A qualitative investigation of the experiences of high school Gay-Straight Alliance advisors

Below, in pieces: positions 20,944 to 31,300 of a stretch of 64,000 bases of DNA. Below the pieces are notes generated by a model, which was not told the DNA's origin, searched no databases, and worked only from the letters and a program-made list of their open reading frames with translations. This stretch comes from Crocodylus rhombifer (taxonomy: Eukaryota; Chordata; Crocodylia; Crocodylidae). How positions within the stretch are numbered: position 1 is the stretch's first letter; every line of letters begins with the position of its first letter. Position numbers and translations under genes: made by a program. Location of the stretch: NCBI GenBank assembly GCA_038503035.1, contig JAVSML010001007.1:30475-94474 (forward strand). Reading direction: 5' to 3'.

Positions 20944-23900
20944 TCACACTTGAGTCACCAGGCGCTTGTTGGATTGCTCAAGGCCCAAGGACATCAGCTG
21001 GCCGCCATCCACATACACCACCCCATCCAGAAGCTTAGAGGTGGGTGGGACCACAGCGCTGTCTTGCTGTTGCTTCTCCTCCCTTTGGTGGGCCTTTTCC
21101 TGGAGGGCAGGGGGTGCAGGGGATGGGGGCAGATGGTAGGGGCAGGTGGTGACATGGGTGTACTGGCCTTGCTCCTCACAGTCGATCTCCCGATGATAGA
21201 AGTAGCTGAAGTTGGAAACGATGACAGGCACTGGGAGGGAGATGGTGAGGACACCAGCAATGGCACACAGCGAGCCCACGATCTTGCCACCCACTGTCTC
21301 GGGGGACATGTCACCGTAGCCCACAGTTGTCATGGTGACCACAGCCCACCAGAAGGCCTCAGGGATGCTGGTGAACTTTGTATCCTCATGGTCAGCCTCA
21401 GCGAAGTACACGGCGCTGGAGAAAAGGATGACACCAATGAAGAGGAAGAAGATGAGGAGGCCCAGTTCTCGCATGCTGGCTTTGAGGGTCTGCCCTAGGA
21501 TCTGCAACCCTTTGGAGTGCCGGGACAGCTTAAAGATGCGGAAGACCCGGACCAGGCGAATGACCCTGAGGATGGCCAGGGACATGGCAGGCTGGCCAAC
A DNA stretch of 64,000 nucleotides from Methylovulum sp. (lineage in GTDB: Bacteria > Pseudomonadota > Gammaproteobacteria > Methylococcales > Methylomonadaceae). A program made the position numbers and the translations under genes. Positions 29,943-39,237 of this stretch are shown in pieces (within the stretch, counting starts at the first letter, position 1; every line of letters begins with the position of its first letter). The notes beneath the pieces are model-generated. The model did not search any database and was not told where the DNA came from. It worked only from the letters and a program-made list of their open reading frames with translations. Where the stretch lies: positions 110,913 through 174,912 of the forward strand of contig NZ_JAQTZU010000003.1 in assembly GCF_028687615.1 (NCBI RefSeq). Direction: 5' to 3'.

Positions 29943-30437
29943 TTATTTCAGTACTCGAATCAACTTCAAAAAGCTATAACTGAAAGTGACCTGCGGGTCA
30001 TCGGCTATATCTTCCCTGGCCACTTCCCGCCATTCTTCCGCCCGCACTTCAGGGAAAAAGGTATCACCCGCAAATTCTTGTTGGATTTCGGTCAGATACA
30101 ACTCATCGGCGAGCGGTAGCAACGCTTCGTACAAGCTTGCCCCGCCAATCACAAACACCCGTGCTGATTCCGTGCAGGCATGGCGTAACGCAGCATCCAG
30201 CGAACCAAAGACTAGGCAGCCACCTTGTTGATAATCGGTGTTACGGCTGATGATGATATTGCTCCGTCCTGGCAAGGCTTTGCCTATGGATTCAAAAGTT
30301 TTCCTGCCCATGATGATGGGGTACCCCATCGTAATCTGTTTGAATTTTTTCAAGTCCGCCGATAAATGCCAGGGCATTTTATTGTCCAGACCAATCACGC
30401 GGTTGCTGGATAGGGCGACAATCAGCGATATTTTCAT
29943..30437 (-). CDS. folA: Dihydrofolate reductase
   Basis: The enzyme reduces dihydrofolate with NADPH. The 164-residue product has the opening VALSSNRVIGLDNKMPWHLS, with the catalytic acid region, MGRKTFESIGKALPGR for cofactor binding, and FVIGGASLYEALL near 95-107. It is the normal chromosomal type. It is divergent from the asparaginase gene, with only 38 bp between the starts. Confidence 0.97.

Previous research has recognized the positive impact of participating in high school gay-straight alliances (GSAs) on the psychosocial adjustment of LGBTQ students. Research suggests GSA advisors are in a position to facilitate learning, social support, and psychosocial well-being for students. As student-led groups, past studies have focused on the perspectives and outcomes of students while the roles of advisors remain unclear. The barriers to GSA development have been explored; however, there is no current study that examines how advisors navigate barriers and facilitators of their environment in order to support students toward achieving their GSA’s purpose. The purpose of this dissertation study was to better understand how GSA advisors fulfill their roles. Specifically, the current study sought to identify how GSA advisors perceive missions of GSAs, the obstacles they must navigate, and facilitators that help support their roles. This qualitative case study recruited four GSA advisors from a single school district. Data included semi-structured interviews and documents which were coded, categorized, and themed in response to the research questions. Results suggest advisors perceive their GSA’s mission by understanding the framework of the GSA, the roles of students, and the roles of advisors. Barriers advisors overcome include supporting students regardless of parental approval, effectively navigating school policy, supporting the development of students’ skills, and helping students clarify their GSA’s mission. Facilitators include aligning with supportive administrators, relying on colleagues as co-sponsors, utilizing outside resources from advocacy groups, and supporting transitions of student leadership in order to maintain the existence of the group.